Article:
Last week I showed a couple of examples of a king hunt. This week we will see another example of a deposed king being chased across the board. First it somewhat willingly steps into the center, with the leader of the white pieces hoping that his overall advantages in position will see him through.
Rashid Nezmetdinov was born in 1912 in what is now Kazakhstan. Although he learned how to play chess relatively early, he rarely played in chess tournaments until after World War II - partially because of his competing interest in checkers. Thus he did not become a master until he was 35 years old - and most of his greatest victories took place at an age where - nowadays - a chess player as seen as past their prime. Nezhmetdinov was famous for his creative, sharp, attacking style.
The game I will show is considered by many to be his greatest game. This was his game against Lev Polugaevsky from a tournament in Sochi, 1958. Polugaevsky was one of the top players in the world. We will look at the game in stages.
An old-fashioned line was played, where White was willing to sacrifice time, losing a tempo with his queen, to get the purely theoretical chance of exploiting his "bind". At the same time, Black's pieces gained great activity, on the dark squares in particular. This was transformed into very real chances of attack on the kingside, where the black pawns were very mobile. Combined with the entrenched knight on e5, Nezhmetdinov gained a strong attack.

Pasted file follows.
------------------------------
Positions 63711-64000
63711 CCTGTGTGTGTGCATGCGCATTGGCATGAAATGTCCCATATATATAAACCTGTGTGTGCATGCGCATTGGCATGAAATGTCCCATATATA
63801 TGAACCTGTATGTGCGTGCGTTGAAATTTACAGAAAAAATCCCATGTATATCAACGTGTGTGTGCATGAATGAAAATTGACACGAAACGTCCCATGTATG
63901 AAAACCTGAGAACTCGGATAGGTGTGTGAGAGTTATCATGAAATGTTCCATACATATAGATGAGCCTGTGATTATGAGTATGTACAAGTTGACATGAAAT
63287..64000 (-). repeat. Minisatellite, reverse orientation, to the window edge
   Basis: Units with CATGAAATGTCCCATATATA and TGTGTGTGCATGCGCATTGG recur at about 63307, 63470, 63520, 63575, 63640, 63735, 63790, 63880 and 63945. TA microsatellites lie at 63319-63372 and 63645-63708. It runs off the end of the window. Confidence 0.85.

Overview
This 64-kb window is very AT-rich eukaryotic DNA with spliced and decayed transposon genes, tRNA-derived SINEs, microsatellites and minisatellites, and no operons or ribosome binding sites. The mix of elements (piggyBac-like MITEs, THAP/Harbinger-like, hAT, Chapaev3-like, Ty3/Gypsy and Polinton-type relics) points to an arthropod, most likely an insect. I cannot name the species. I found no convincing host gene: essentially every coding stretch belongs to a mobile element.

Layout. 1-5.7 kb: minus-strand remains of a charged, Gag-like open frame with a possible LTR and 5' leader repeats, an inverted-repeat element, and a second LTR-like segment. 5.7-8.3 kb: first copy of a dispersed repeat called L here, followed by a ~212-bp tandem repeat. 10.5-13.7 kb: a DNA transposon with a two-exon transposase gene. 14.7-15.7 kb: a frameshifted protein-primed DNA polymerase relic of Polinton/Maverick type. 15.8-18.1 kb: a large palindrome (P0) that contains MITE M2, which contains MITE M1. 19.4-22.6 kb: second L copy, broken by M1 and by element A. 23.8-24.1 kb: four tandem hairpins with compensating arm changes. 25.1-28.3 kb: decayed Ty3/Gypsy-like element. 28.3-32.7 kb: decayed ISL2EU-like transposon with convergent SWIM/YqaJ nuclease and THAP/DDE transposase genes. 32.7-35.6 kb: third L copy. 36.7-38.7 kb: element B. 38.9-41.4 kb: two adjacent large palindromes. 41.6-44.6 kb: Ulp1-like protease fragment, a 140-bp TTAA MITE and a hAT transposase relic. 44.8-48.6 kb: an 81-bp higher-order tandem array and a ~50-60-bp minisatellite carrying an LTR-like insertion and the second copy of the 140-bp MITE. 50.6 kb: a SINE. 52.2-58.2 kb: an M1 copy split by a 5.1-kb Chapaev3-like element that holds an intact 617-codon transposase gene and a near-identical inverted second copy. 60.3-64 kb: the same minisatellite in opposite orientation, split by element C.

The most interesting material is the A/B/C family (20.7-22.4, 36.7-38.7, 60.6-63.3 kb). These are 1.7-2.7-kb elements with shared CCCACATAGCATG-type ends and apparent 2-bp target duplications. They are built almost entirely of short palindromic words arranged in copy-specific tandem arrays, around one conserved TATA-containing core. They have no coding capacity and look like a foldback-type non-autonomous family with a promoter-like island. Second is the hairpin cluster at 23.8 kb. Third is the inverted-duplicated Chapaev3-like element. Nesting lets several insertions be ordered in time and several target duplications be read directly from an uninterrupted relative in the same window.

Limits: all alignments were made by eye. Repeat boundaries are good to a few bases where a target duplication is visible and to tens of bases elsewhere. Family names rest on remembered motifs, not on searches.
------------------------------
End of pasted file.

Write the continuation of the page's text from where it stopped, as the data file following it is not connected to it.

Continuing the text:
White occupied his key square, d5; and with the surprising 17.g3! he was able to gain a central preponderance and even fight for the initiative on the kingside. But this came at a cost - the kingside was severely weakened, which resulted in the king being chased out to e3. Now we stand at a critical moment - it appears that the black position is collapsing. His pieces seem strewn around the board illogically. But Nezhmetdinov's attacker's eye has spotted some hidden tactical weaknesses in Polugaevsky's position, and now he carries out the crushing blow...
The queen sacrifice has lead to a unique situation, where the white king is sitting in the middle of the board, without a single move. However, the task of actually checkmating it is far from simple, and some study-like variations now arise.
This was far from the "simple" kind of king hunts featured in part 1 of this article. Nezhmetdinov faced a strong player who had his own creative ideas, and took his own risks for positional gain. It might appear, after nineteen moves, that White's central play would triumph. Only Nezhmetdinov's fantastic play from that point to the end of the game showed who really held the chances. And so, willy-nilly, the white king was induced to walk across the board to the a5 square, as the seemingly discordant black pieces came together with remarkable harmony.